Auto Insurance Customers Are Shopping Around; Four Ways Providers Can Keep Them
As much as Americans love their cars, it doesn't appear they feel the same affinity for their car insurance. In survey findings released by Acxiom and BIG Research on May 17, about two-thirds of respondents reveal that they're more likely to shop around than renew coverage with the same insurance provider.
Considering U.S. drivers paid $40 billion in auto insurance premiums in 2009, Little Rock, Ark.-based data solutions firm Acxiom decided to look into why consumers stay or go.
The Insurance Consumer Dynamics Study polled 2,368 insured motorists in February 2010 about their attitudes toward auto insurance. While 62 percent wanted to shop around, a third said they were likely to renew with their current providers.
Acxiom Managing Director Tim Prunk reveals how insurers can help more consumers join that third of Americans who want to renew:
• The survey indicates that 59 percent of customers who are "more likely to shop" around are more likely to change for savings of less than $300. Recognizing who, within your own customer file, may be "more likely to shop" can help flag those at risk and allow marketers to target them with a specific retention-oriented communications strategy. For example, the survey suggests that there is a stronger risk of changing carriers among consumers with various combinations of the following characteristics:
- Been with the carrier less than 10 years
- Carry only one type of insurance
Such a strategy could offer periodic discount opportunities or remind customers of the savings they have achieved. Most importantly, says Prunk, this effort does not need to be applied to all customers, but rather a more select at-risk group. In fact, this group can be even further segmented and uniquely targeted according to more specific factors based on individual lifestage considerations.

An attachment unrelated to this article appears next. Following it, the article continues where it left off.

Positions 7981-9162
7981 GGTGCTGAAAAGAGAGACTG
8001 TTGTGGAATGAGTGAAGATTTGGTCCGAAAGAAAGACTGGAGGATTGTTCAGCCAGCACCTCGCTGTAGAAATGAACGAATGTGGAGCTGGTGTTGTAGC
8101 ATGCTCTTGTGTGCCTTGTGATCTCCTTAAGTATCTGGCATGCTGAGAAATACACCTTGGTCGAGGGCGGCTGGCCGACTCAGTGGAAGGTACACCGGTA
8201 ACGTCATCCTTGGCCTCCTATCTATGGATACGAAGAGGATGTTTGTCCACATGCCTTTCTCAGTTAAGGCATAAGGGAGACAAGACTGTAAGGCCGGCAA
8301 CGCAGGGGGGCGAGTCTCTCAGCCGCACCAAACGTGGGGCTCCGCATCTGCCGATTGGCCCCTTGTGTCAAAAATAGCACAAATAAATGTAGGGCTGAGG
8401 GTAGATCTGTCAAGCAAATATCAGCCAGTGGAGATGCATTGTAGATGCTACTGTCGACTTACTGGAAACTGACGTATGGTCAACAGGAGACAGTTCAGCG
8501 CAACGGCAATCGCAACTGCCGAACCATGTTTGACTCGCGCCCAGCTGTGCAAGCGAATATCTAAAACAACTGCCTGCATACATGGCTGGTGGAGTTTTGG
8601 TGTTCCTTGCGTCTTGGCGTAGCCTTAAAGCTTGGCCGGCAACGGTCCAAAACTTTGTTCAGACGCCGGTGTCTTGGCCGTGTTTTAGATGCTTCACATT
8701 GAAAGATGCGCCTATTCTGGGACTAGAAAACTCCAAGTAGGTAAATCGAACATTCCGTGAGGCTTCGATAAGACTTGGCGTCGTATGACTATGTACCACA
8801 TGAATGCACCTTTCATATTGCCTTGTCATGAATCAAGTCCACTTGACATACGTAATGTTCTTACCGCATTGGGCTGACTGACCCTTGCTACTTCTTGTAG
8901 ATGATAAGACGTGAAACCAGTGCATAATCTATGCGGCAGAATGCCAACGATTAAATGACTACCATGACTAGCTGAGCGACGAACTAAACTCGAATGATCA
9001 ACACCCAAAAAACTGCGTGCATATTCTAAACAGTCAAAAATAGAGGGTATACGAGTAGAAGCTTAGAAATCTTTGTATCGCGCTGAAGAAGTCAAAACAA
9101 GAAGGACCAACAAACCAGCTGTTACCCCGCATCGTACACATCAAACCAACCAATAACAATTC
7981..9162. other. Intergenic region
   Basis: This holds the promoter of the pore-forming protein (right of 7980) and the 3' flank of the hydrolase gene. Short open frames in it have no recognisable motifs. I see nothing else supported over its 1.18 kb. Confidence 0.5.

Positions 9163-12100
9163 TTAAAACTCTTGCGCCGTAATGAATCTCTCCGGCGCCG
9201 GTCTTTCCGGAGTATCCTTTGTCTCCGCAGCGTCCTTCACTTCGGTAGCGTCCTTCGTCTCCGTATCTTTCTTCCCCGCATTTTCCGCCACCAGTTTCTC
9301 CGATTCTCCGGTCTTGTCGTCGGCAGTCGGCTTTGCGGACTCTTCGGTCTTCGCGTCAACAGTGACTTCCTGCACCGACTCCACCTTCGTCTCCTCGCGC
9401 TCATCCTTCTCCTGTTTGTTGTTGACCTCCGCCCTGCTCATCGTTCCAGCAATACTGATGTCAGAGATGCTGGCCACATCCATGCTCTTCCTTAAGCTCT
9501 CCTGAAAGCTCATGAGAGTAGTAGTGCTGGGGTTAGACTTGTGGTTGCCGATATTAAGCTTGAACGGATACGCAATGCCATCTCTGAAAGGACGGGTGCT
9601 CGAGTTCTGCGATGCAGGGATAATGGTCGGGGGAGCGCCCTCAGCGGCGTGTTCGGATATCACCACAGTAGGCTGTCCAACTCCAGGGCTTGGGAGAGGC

• Monitoring life-stage transitions and events with a customer can be a trigger to anticipate needs—e.g., anticipating pre-driving teens in the household allows for connecting with customers before they engage in a shopping exercise. Of those who changed auto insurance carriers in the last 12 months, 16.2 percent of customers paying premiums of $1,500 or more changed carriers because they added new members (that's three times more likely than the average). Anticipating that event and providing attractive, timely new offers for adding new members could mitigate risk of change.
• Fourteen percent of all respondents indicated that "moving" was a reason for changing carriers, and nearly half of those with auto insurance also have homeowners or renters insurance from the same carrier. Targeting customers not carrying homeowners/renters insurance certainly creates immediate revenue opportunities, but also increases the likelihood of retention, as those customers will a) then have multiple coverages with the carrier and b) be more likely to approach the carrier if a move is likely.
• Carriers with a greater percentage of extremely satisfied customers tend to have fewer customers that were "more likely to shop" or actually change providers. Maintaining a rigorous method of gauging customer satisfaction and being proactive to improve those results will likely result in fewer defections.